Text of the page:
Mobile Money doesn’t grow on trees, but maybe you should treat it like it does. Fruit crops take time to harvest and no amount of impatience makes them grow faster. Mobile Money is a hot topic but the pioneers have been doing it for a decade.
It’s been said “We aren’t getting the uptake on mobile money services that we expected, we don’t know why but think it’s because having a bank account is too abstract an idea to be appealing. Instead we must concentrate on peer to peer services”. More succinctly “Why can’t other places be more like Kenya”.
The Kenya experience is worth examining, Safaricom saw an income of over $90m from mpesa last year. While 60% of Kenyans with a mobile phone use Mobile Money, in other places with newer implementations the uptake is nearer 20%.
I’m a great fan of Remembering the Future, or looking back to look forward. And this is what the Mobile Money people need to do. Mobile services have a long history of taking five years to become a surprise hit. SMS came to market with the first GSM phones in the mid 1990s. It was at the turn of the millennium that the world went text crazy. The elephant in the room is “Was Kenya just a special case”. Well, yes and no. Yes there was the pent up demand for transfers from Nairobi to the Rift Valley, yes Safaricom had an unusually high market share and yes legislation was less of a hurdle than in most of the world, but the counter for all these things in other places is time.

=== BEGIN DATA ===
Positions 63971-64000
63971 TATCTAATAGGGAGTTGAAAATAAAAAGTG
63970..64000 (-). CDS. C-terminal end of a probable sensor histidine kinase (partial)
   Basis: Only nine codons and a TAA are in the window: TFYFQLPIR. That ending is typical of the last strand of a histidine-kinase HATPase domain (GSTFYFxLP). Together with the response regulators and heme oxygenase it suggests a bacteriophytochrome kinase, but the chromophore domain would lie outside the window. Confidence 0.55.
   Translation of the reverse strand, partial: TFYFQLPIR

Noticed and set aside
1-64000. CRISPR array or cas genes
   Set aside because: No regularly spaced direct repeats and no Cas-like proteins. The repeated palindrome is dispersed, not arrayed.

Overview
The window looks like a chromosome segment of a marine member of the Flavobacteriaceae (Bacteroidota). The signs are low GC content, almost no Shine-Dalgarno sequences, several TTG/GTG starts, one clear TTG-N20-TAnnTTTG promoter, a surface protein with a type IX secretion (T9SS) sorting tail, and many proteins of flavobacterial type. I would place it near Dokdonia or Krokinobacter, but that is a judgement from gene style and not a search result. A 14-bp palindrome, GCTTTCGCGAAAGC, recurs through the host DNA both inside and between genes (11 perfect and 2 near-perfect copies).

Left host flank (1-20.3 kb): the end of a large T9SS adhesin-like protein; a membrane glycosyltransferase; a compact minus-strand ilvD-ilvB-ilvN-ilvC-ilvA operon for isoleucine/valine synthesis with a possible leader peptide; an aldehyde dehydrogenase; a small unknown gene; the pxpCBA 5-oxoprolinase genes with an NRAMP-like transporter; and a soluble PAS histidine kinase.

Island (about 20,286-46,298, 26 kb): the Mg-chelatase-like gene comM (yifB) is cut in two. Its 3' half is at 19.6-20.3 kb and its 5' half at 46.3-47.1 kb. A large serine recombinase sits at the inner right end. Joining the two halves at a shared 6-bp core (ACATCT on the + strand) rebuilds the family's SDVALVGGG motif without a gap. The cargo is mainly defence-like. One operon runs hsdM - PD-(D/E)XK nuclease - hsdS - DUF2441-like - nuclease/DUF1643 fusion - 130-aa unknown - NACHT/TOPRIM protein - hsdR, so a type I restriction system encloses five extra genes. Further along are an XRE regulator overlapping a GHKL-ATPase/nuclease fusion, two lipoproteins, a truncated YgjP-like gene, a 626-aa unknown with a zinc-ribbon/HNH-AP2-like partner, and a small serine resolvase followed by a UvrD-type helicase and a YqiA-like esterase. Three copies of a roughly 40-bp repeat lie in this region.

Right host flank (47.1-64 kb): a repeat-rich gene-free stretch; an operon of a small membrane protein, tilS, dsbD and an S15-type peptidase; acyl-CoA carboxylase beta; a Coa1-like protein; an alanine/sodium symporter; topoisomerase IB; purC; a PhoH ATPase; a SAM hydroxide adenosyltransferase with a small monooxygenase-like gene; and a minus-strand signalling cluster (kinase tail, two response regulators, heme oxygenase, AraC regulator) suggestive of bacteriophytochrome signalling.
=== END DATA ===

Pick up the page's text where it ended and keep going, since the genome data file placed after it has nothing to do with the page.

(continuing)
Just as with text messaging people need time to get used to a new service. Email on their phone? Mobile internet browsing? It all has an acceptance curve. It’s not unique to mobile services either. Financial acceptance takes a lot longer. Credit cards took closer to twenty years to go from something that sat in a wallet for major purchases and emergencies only, to something you bought petrol with and then to something you might buy a newspaper with. The cards didn’t change: the consumer mindset did.
Kenya’s three years to 60% may be exceptionally fast but another lesson from a number of technologies, is that the following countries generally take less time to cotton on. Metcalfe’s Law which looks at network effect doesn’t give a tipping point but with SMS it was about 30% of the population using the technology in the early adopter countries and this dropped to 20% with later countries. It’s an acceleration we are already seeing with Mobile Money.
The Mobile Money tree will bear fruit but it needs time. It also needs to learn another lesson from SMS. One of the themes of the Mobile Money Summit was co-operations. Specifically co-operation between operators and banks. The SMS lesson is that we need interworking between operators. The ability to send money as easily as a text, between networks nationally and internationally. If a network only has 30% market share it won’t, alone be able to reach that tipping point.
Those that do it have to make major investments. Indeed the emphasis is being changed from sowing lots of seeds and hoping they will grow to sowing fewer and nurturing them.
But with time, money and patience there is a bumper crop waiting.
Simon Rockman, Head of Mobile Money Exchange